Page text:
Is there an artist whose work has inspired your sound or writing style? Any current artists you take inspiration from?

It's kind of a mix; I'm really a '90's kid so a lot of those bands I grew up listening to, like Foo Fighters and Nirvana, songs with messages, but my writing style.. I don't know. I really don't know; I have no idea where it comes from. I know that growing up I played with my [cousin]; I learned most of my guitar work from my cousin; he's kind of like my older brother figure and I always used to watch him play and that's kind of how I learned, for the most part. I taught myself based off of watching him play so a lot of my style I developed by watching him and other people. My sound though is very basic, you know, melodies are catching and lyric driven. So, I guess I would say, anybody '90's and any old school singer-songwriters; I'm really into blues like Muddy Waters  - things with a solid melody and the lyrics are driven too, I guess I'm just inspired by everybody.

Oh yeah, Alexi Murdoch; I'm really into Alexi Murdoch right now. I really do enjoy Ed Sheeran and what he does with lyrics; I think he's extremely talented. I listen to a lot of those guys just because they have a killer melody, killer sound, simplicity and, you know, it's just really, really awesome.. Who else am I listening to right now? James Bay. James Bay is killer, man. He's got a great acoustic sound, rough voice, bluesy, definitely him.

What tracks have you got on you iPod now?

Actually, really embarrassing story: On the subway the other day I was coming down from my girlfriend's place and I had just smoked a joint before I got on the subway and it's jam packed and the one One Direction song that I have on my shuffle pops up on the subway on the screen and I leave it on because, I'm like, 'this is alright'. This girl sitting next to me on the subway taps me on the shoulder and gives me the dirtiest look and holds up her iPod and she's got the same One Direction song playing. She's like fourteen years old and I had a full beard at the time; I was totally embarrassed, like, "ah, I got caught".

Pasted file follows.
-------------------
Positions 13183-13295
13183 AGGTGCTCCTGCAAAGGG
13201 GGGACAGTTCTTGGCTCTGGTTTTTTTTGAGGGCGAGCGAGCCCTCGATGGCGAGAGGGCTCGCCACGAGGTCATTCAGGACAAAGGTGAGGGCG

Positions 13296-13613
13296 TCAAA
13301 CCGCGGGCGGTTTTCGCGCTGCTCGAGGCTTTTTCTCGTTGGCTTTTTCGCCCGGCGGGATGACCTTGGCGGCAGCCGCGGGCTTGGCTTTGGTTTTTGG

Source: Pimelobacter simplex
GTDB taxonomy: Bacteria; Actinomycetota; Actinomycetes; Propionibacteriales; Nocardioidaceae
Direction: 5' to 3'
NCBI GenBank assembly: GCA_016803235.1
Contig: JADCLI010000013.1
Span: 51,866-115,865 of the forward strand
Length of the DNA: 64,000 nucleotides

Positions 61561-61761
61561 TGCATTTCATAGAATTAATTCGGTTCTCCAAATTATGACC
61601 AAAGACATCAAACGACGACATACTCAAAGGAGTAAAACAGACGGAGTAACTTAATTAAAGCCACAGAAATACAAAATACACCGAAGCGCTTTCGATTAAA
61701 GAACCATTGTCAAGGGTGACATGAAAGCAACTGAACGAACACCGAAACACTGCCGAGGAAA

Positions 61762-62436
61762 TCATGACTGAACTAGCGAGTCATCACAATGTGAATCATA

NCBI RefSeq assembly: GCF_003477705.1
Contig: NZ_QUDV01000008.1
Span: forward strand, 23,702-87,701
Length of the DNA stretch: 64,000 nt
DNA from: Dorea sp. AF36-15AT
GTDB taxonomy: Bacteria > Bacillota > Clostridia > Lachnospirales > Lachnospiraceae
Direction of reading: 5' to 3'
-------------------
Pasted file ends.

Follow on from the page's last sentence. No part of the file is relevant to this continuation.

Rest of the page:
So, that one One Direction song, James Bay, Alexi Murdoch, Pink Floyd - I just downloaded the re-mastered greatest hits - I'm really into classics too.

What's the best part about performing?

The best part about performing is watching people sing along; I really enjoy looking out into the crowd and seeing everybody's mouth move. At the album release party there was a hundred and thirty something plus people there and, you know, there's so many lights on my face and I can't really see everybody, but I'm looking out at these faces and you can hear people sing back at you and that's really cool, when people sing back to you.

How would you describe your sound as a whole to someone who had never heard it?

My sound as a whole I would say is acoustic indie rock, lyrically driven, with some blues and folk influences.

What do you want people to take away from your music?

A unique listening experience, really. I want people to listen to the songs and hopefully they like it and it's catchy and they like the melody and all that stuff but, really, I hope they can relate to what I'm saying or they find some sort of relationship to the words and can relate and then therefore reflect and think about their own experiences. I think that enhances relationships, is self-reflection, and so I think I want people to take away from my music is listen, relate, and reflect on your own life as well. Everybody shares kind of the same baggage a lot of the time that we don't talk about and music's a way to express that so, hopefully, people can find comfort in that.